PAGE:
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Delaware County officials have been asking community members to come up with ideas on how to transform the recently obtained 213-acre former Don Guanella School property in Marple Township into the county’s largest park.
But now, the feedback process is nearing an end — meaning officials like Delaware County Council member Elaine Schaefer will eventually have some tough decisions to make regarding the massive property.
Most of the focus will be on the 30 acres of land that had previously been developed before the county took ownership of the site.
“This particular park purchase has been one of the most exciting things that has really stoked the public’s interest. So we hear very often about what people want to see, not just at our open houses and through surveys and whatnot, we often get input. And it is really all over the board — skate parks, BMX trails, natural wooded trails, paved trails for bikes, and handicap access, mushroom farming, or organic farming, I mean, really, you name it,” Schaefer said.
The Don Guanella School served boys and young men with disabilities from 1960 to 2013. It spent nearly a decade on the market, with developers itching to purge the land of its trees and wildlife, before Delaware County moved to acquire the site through eminent domain in 2021 from the Archdiocese of Philadelphia and Maple Glen Development LLC.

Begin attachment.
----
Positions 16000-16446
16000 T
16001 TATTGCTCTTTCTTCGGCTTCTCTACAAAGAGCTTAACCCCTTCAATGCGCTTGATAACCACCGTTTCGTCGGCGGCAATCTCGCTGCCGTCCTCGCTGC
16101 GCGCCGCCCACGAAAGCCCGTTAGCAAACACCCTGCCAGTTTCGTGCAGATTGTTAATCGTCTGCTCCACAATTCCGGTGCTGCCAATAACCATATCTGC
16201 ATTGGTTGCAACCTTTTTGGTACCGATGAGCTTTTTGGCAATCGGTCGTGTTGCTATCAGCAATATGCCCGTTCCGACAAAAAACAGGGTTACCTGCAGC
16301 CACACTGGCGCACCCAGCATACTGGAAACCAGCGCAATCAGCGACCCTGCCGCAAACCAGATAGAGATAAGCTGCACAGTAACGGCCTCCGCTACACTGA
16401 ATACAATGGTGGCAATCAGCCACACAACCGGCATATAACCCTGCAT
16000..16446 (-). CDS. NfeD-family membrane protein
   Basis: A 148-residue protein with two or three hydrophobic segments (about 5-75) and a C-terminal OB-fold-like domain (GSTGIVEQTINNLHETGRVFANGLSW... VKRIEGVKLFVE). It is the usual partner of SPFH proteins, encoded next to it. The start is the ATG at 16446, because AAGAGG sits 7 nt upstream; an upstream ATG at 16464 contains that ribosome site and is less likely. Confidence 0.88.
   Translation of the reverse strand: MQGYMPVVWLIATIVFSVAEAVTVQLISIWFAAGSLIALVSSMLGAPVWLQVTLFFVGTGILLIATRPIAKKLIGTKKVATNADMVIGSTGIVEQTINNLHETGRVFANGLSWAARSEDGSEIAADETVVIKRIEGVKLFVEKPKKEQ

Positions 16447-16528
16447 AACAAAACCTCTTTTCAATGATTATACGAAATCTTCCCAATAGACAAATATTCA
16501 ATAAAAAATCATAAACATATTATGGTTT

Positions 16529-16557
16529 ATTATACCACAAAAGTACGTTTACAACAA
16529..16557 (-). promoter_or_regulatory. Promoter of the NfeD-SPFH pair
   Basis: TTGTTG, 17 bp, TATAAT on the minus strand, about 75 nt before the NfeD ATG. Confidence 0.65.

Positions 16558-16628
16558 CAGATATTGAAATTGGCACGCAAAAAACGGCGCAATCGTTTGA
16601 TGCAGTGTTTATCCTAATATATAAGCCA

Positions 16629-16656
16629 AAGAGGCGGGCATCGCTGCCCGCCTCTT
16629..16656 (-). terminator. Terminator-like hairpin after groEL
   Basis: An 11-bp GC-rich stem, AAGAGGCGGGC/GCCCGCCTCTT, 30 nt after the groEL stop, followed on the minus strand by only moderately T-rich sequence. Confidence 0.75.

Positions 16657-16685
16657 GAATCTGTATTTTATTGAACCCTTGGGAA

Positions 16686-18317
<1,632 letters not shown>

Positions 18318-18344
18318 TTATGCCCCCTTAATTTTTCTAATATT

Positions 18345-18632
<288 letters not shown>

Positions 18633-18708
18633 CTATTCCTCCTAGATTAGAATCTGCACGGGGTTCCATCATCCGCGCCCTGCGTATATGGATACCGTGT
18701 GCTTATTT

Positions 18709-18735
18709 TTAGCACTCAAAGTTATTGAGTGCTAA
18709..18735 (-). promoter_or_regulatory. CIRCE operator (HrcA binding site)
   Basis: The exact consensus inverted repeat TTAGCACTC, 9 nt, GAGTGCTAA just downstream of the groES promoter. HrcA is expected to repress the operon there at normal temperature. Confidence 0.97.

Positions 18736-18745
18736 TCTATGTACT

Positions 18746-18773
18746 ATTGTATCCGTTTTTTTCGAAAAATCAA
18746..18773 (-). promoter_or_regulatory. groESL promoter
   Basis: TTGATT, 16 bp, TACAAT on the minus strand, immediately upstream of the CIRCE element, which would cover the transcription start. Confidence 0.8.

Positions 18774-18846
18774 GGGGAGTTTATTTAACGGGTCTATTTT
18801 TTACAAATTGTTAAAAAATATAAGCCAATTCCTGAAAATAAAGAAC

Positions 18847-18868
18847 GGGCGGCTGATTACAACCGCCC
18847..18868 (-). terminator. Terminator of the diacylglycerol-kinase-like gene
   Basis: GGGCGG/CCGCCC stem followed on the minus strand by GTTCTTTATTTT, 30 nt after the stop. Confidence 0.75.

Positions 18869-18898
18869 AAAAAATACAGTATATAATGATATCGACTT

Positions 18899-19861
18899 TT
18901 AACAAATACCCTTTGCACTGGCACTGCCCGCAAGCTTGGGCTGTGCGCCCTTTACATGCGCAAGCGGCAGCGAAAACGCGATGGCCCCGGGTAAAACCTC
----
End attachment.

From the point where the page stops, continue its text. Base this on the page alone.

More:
The county hosted an in-person open house on Jan. 14 to solicit opinions from county residents. About 300 people attended.
“We were trying to get information from all walks of life from all different sections of our community, and all ages. So it was really set up to get the creative juices flowing of what people would like to see,” Schaefer said.
The county is working with four consulting firms to transform the Don Guanella site.
Ann Hutchinson, senior director of municipal planning at Media-based land conservancy organization Natural Lands, called the county’s purchase of the property an “amazing once-in-a-lifetime opportunity.” Hutchinson attended the open house and said it was one of the best community turnouts that she has seen since starting as a planner in 1987.
Delaware County will post a survey on its website later this month. “We hope to get even more public response on what they’d like to see happen on the property,” Hutchinson said.
There will be another in-person public information-gathering session in late March. The consultants will eventually compile all of the input and develop a set of recommendations — a blueprint for the county council to follow. Schaefer said consultants will likely hand over the report in May.
“So that will be sort of the first step: taking that report, taking the recommendations, and weighing them and deciding on what the timeline will be to move forward,” Schaefer said.
“Parks aren’t built overnight, so it will be improved over the years and residents will certainly see improvements in the next one to two years,” Hutchinson said.
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